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Figure 2: Lactophenol Cotton Blue stain Septal irregularly branching dematiaceous hyphae

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He was started on T. Voriconazole 200 mg BID for 14 days followed by T. Itraconazole 200 mg BID. The extent of the lesion decreased within 2 weeks. He was advised surgery but he refused.

January 2019

The patient came for review, a remarkable increase in the size of the swelling (11.5 cm × 6 cm) was noted at the same site. Tacrolimus and MMF doses were maintained at 0.5 mg and 250 mg, respectively. Along with Tab. Voriconazole, en bloc excision was done [Figure 3] this time. Histopathology revealed suppurative granulomatous inflammation.
Figure 3: Enbloc excised specimen

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Pus swab for fungal culture again grew darkly pigmented septate nonsporulating hyphae diagnostic of phaeohyphomycosis. Two weeks after voriconazole, itraconazole was started and continued for 6 weeks.

The lesion healed well leaving healthy raw area which persisted after one month. Since there was a wide raw area an autologous skin grafting was done after negative skin swab culture. The patient improved and discharged with normal allograft function. In April 2019, the usual dose of tacrolimus 1 mg bid and MMF 500 mg bid resumed after complete healing of the wound.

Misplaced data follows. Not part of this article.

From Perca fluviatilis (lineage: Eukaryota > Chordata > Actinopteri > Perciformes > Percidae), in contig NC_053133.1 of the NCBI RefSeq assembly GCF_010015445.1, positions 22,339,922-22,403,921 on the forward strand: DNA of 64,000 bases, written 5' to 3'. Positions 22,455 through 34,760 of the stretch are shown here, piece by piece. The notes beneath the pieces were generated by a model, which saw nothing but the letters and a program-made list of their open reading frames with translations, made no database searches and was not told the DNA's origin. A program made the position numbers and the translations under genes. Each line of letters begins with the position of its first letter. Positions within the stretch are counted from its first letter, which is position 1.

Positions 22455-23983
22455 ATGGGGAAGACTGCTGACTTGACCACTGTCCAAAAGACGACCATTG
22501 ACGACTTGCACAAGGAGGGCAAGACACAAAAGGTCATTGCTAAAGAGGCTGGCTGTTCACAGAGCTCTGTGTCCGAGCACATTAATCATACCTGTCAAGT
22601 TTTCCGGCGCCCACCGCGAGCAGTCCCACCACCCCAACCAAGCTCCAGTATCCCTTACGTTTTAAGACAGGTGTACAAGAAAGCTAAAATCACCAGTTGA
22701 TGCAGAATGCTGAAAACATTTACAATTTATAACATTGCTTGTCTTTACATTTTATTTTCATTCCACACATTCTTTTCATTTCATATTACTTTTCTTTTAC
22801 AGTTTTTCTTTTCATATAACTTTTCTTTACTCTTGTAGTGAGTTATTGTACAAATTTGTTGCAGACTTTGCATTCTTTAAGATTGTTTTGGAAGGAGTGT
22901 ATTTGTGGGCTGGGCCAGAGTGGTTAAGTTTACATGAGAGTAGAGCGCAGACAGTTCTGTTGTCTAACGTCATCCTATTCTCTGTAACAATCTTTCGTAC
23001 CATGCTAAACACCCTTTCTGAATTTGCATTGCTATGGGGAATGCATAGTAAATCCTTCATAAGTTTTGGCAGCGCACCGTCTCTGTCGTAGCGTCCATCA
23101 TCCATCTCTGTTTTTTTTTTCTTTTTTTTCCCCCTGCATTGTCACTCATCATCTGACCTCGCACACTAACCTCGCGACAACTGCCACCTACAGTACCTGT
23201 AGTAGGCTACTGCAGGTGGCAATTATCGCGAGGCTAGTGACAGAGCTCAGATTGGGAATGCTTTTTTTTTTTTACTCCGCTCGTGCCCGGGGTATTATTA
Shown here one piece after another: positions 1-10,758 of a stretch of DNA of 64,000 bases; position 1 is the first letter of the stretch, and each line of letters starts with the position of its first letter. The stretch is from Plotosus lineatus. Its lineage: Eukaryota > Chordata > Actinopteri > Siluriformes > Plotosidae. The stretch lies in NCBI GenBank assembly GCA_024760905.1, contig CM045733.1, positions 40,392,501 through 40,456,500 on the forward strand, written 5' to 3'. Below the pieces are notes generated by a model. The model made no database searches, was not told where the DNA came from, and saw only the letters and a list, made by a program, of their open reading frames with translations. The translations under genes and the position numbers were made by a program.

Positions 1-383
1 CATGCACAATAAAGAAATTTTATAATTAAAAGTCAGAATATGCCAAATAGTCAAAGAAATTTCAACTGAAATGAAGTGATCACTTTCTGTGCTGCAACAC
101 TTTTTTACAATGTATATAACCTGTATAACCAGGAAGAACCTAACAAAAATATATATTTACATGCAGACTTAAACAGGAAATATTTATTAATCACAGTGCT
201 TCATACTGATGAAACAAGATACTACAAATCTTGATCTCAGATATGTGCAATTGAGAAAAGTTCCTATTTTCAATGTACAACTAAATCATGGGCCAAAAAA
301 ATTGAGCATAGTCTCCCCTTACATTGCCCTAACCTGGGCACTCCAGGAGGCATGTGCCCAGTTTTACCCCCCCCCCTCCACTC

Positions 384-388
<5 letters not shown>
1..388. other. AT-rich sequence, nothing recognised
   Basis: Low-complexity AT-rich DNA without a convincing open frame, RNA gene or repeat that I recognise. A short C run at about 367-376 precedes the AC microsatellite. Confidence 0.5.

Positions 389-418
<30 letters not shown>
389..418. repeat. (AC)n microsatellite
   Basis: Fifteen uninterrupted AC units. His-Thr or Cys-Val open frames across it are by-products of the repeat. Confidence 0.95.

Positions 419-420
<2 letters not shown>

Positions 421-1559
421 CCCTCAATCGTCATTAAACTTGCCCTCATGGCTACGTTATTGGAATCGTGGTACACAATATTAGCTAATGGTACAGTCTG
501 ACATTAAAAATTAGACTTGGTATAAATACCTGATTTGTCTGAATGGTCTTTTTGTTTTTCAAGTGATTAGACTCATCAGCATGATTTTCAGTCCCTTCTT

May 2019

The patient developed a new swelling proximal to the previous one, USG showed a collection with multiple loculations in the subcutaneous plane. The Tacrolimus dose was again decreased to 0.5 mg. This time along with tablet voriconazole, a wide local excision was done immediately [Figure 4]. After 2 weeks of voriconazole, itraconazole was prescribed for 4 weeks.
Figure 4: Healthy raw wound and Healed skin graft

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Histopathology revealed Fungal hyphae characteristic of phaeohyphomycosis with vascular invasion. Skin grafting of the raw area planned but deferred in view of repeated wound cultures positive for Klebsiella pneumoniae and Acinetobacter. After antibiotics, the raw area of the skin healed well after 2 months [Figure 3].


  Discussion Top


  • Dematiaceous fungi are saprophytes found in soil, wood, and decaying vegetable matter. They are distributed worldwide and are more common in the tropical countries such as India.[4] The melanin in the fungal wall is the major virulence factor; it can neutralize free radicals and breakdown enzymes secreted by phagocytes, turning the fungus more resistant to natural destructive mechanisms,[5] and thus facilitating persistence and growth of fungus. In a recent series, the overall incidence of phaeohyphomycosis among transplant recipients was <1% and lowest in kidney transplants[6]